Battlefield ethics in Iraq

Good news, and bad, from a survey of U.S. troops in Iraq. Less than half think their officers and NCOs are physically courageous.

1. I’m glad the Defense Department wants to know about the battlefield ethics being practiced by our troops in Iraq.

2. I’m glad to know the results got published (albeit with a delay, apparently for political reasons).

3. I’m glad to know that the vast bulk of the soldiers and Marines have gotten a clear message from their commanders that maltreating civilians is a no-no.

4. I’m not surprised that 30-40% approve of torture under some circumstances; after all, that means the average grunt has better morals than the average Senator or the average Bush crony, and the folks in the field are under a lot more pressure.

5. I’m not surprised that only half of them say they would report theft or assault by a comrade; that means the average grunt has better ethics than the average Congressman or the average cop.

6. It is surprising, and distressing, that only 30-40% think their NCOs and officers have moral or physical courage.

7. It is not reassuring that a twentieth report having hit or kicked civilians “when it was not necessary” and a tenth report having destroyed civilian property “when it was not necessary.” Remember, that’s when they didn’t think it was necessary. I suspect some of the respondents were giving themselves the benefit of the doubt. Precisely when would it be militarily necessary to kick a civilian?

8. It’s really not reassuring that between a quarter and a third admit to having insulted or cursed Iraqi civilians. Does the term “honor culture” ring a bell? (That’s why kicking is so bad: it’s a deadly insult.)

9. The survey asks whether the repondent would report a comrade for stealing from a civilian; the responses were about the same as for assault and destruction of property. Respondents weren’t ask whether they, personally, had stolen anything, but from the fact that the question was asked it seems likely that it’s been a problem. That’s bad news. Assault and destruction of property are wrong, but the line between justified and unjustified behavior isn’t perfectly clear. Theft is theft. And theft from the occupied population is likely to bring the mix of hatred and contempt that is most toxic to our cause.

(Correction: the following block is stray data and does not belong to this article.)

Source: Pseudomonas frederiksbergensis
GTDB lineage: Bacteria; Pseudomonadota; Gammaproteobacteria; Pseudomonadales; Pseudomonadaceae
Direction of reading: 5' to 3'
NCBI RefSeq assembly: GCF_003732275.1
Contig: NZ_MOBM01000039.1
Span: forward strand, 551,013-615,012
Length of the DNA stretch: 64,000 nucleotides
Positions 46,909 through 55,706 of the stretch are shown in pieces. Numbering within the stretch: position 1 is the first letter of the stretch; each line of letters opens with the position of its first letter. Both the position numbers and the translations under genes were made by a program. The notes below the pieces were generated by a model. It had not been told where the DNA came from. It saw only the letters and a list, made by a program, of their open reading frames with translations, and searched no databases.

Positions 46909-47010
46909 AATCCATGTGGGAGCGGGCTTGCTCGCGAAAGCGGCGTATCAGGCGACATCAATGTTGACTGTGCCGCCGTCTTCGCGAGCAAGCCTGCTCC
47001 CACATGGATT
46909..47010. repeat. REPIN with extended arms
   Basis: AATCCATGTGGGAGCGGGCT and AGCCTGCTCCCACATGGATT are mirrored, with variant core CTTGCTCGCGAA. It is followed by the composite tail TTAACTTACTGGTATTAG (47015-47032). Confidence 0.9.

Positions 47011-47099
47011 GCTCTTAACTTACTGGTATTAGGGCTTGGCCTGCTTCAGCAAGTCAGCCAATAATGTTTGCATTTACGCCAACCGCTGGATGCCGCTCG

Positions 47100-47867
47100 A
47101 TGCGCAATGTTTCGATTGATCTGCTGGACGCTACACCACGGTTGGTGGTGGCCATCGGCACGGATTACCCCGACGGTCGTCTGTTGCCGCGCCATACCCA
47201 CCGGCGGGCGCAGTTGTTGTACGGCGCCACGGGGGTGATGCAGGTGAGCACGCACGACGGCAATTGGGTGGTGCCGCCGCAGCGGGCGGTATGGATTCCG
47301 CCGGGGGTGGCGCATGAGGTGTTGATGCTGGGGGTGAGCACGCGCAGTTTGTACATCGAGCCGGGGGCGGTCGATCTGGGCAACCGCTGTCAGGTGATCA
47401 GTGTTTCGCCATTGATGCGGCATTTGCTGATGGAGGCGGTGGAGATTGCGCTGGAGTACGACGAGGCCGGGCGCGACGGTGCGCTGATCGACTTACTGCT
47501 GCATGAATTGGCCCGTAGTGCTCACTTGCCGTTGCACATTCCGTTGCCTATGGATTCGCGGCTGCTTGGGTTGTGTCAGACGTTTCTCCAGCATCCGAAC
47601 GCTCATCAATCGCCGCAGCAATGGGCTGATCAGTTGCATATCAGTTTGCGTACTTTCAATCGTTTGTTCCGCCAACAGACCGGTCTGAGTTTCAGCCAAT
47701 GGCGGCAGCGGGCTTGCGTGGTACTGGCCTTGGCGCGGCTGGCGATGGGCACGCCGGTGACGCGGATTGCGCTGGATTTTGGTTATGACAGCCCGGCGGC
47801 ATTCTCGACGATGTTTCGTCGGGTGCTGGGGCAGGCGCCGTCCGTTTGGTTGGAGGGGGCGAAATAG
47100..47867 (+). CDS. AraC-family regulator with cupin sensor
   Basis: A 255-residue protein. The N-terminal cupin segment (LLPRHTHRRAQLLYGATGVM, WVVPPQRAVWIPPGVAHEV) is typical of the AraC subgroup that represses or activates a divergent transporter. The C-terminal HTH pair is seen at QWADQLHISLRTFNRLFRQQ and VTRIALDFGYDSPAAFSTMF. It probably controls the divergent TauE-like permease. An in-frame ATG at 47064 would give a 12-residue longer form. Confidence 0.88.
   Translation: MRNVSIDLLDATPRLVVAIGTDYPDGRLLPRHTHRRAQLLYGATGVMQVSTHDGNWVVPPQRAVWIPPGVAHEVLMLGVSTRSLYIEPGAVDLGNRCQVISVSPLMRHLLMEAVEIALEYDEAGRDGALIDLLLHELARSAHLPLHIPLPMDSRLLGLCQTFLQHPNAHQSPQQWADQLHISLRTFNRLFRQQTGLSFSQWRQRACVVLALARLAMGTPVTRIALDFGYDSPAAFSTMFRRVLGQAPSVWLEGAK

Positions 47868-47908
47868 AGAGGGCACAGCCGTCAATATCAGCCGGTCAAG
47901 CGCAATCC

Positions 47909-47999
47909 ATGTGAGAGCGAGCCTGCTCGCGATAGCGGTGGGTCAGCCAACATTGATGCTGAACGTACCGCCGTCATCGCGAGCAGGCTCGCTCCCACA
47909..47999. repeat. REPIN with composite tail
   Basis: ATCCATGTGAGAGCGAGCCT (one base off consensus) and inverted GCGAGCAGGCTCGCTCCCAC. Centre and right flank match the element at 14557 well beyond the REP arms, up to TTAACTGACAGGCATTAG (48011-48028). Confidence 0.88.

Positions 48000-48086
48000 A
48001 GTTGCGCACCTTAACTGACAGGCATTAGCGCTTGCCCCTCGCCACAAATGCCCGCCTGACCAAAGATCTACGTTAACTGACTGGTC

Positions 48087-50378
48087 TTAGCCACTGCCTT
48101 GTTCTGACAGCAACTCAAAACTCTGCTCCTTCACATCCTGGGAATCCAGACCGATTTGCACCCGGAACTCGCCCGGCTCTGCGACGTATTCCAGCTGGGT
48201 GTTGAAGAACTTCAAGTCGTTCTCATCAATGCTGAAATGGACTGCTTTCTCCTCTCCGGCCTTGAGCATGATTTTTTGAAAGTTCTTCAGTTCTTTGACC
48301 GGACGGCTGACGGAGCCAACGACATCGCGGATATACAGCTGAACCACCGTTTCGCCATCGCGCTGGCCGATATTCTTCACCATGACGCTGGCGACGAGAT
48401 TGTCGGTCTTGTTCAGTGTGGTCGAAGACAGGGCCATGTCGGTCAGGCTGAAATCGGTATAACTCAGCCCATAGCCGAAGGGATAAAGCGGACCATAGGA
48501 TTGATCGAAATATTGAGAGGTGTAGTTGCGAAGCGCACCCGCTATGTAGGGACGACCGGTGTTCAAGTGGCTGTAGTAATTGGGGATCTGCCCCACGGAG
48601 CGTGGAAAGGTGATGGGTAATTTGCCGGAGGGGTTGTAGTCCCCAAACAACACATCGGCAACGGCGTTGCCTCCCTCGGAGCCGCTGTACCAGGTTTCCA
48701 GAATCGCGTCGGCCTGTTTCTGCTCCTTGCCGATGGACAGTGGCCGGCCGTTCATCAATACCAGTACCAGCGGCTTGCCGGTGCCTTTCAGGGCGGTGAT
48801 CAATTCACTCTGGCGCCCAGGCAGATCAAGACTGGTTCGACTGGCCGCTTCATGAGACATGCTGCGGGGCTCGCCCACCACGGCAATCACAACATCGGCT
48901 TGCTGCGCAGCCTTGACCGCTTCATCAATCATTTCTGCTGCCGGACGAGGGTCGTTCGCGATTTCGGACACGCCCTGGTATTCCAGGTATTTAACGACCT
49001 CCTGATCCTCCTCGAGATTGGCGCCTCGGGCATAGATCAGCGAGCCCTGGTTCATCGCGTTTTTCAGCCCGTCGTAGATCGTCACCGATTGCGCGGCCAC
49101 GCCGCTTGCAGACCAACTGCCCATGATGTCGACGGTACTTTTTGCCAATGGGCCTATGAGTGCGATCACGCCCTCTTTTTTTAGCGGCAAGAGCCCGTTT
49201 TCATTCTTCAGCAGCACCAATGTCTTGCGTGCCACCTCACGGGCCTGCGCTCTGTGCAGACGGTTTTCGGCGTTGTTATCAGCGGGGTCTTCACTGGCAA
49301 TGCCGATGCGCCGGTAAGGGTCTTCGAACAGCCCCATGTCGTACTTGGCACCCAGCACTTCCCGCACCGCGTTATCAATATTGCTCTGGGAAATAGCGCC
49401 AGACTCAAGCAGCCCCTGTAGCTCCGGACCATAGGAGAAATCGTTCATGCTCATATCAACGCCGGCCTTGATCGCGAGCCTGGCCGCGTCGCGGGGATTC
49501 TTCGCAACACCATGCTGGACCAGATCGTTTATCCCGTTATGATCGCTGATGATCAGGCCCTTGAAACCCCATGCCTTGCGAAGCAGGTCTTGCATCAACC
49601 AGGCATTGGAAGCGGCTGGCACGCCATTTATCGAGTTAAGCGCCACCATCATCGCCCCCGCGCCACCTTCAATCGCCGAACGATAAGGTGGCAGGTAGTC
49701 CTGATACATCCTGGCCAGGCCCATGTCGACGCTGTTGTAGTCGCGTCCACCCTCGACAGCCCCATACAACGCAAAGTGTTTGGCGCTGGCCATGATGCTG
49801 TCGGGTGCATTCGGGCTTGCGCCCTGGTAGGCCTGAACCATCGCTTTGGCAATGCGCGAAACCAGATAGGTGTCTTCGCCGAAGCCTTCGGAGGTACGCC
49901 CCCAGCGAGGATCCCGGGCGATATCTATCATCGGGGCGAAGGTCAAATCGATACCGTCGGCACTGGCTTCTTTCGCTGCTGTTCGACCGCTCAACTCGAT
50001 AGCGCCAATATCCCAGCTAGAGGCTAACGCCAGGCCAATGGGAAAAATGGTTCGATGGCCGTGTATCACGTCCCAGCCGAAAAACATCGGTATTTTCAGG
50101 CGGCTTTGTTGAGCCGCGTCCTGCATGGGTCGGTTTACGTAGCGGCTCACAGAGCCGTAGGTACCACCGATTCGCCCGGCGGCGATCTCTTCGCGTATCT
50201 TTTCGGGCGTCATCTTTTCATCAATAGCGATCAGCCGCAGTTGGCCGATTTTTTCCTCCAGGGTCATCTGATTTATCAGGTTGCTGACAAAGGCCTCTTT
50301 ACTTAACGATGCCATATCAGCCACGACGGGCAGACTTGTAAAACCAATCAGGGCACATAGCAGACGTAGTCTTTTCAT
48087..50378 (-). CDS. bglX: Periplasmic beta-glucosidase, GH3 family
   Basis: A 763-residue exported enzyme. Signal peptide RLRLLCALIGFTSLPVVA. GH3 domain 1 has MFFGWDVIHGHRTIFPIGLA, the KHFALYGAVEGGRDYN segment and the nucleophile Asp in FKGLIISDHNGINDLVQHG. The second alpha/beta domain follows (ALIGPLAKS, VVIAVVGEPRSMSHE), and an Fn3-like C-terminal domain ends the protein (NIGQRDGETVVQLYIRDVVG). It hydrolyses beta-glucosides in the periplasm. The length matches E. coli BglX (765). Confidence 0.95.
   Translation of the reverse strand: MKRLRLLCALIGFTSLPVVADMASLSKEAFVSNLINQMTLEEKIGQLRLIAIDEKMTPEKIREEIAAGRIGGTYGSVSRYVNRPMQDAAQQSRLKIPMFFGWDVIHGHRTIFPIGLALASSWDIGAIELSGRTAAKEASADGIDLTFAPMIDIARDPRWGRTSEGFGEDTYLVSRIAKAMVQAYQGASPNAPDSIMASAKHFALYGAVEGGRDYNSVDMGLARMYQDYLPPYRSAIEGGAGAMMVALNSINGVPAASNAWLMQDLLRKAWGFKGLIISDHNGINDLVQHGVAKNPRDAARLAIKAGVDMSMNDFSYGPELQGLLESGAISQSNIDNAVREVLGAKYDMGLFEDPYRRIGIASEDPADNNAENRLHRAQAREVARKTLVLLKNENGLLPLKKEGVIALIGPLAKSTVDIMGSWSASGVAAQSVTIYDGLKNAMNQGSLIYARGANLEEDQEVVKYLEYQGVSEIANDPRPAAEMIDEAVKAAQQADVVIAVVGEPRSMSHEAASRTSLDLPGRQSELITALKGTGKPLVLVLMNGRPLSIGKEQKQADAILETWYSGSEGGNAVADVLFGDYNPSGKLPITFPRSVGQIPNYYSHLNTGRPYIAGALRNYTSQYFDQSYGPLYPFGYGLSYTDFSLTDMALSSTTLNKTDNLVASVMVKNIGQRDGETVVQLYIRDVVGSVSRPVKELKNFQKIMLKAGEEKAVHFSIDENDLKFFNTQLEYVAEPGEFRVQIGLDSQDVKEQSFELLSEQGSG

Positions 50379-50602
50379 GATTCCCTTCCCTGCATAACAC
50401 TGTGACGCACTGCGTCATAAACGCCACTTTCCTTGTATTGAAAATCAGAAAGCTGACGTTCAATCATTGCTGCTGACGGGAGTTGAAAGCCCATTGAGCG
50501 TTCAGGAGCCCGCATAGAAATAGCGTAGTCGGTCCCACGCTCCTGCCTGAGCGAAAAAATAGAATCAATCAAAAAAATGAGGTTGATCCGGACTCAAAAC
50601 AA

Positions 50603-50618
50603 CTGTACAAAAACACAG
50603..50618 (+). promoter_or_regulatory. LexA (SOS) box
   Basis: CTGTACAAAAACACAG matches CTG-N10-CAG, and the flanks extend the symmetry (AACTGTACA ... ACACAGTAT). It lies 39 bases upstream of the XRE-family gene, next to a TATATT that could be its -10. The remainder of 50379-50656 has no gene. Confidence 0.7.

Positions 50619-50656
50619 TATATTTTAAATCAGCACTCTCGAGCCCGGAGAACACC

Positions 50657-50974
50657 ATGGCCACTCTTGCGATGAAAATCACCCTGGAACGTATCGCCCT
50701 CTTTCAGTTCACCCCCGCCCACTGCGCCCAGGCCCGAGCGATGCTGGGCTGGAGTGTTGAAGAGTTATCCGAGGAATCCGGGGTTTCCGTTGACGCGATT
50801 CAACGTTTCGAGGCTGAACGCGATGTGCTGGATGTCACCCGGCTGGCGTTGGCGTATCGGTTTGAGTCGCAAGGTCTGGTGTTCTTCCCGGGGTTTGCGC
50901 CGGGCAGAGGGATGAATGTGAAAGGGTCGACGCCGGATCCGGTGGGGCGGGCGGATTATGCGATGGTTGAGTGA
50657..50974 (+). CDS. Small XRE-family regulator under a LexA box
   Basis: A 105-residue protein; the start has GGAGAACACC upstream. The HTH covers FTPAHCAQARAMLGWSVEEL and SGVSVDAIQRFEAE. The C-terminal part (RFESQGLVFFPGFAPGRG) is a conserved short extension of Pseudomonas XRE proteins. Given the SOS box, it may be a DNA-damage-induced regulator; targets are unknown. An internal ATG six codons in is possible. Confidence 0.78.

Author: Mark Kleiman

Professor of Public Policy at the NYU Marron Institute for Urban Management and editor of the Journal of Drug Policy Analysis. Teaches about the methods of policy analysis about drug abuse control and crime control policy, working out the implications of two principles: that swift and certain sanctions don't have to be severe to be effective, and that well-designed threats usually don't have to be carried out. Books: Drugs and Drug Policy: What Everyone Needs to Know (with Jonathan Caulkins and Angela Hawken) When Brute Force Fails: How to Have Less Crime and Less Punishment (Princeton, 2009; named one of the "books of the year" by The Economist Against Excess: Drug Policy for Results (Basic, 1993) Marijuana: Costs of Abuse, Costs of Control (Greenwood, 1989) UCLA Homepage Curriculum Vitae Contact: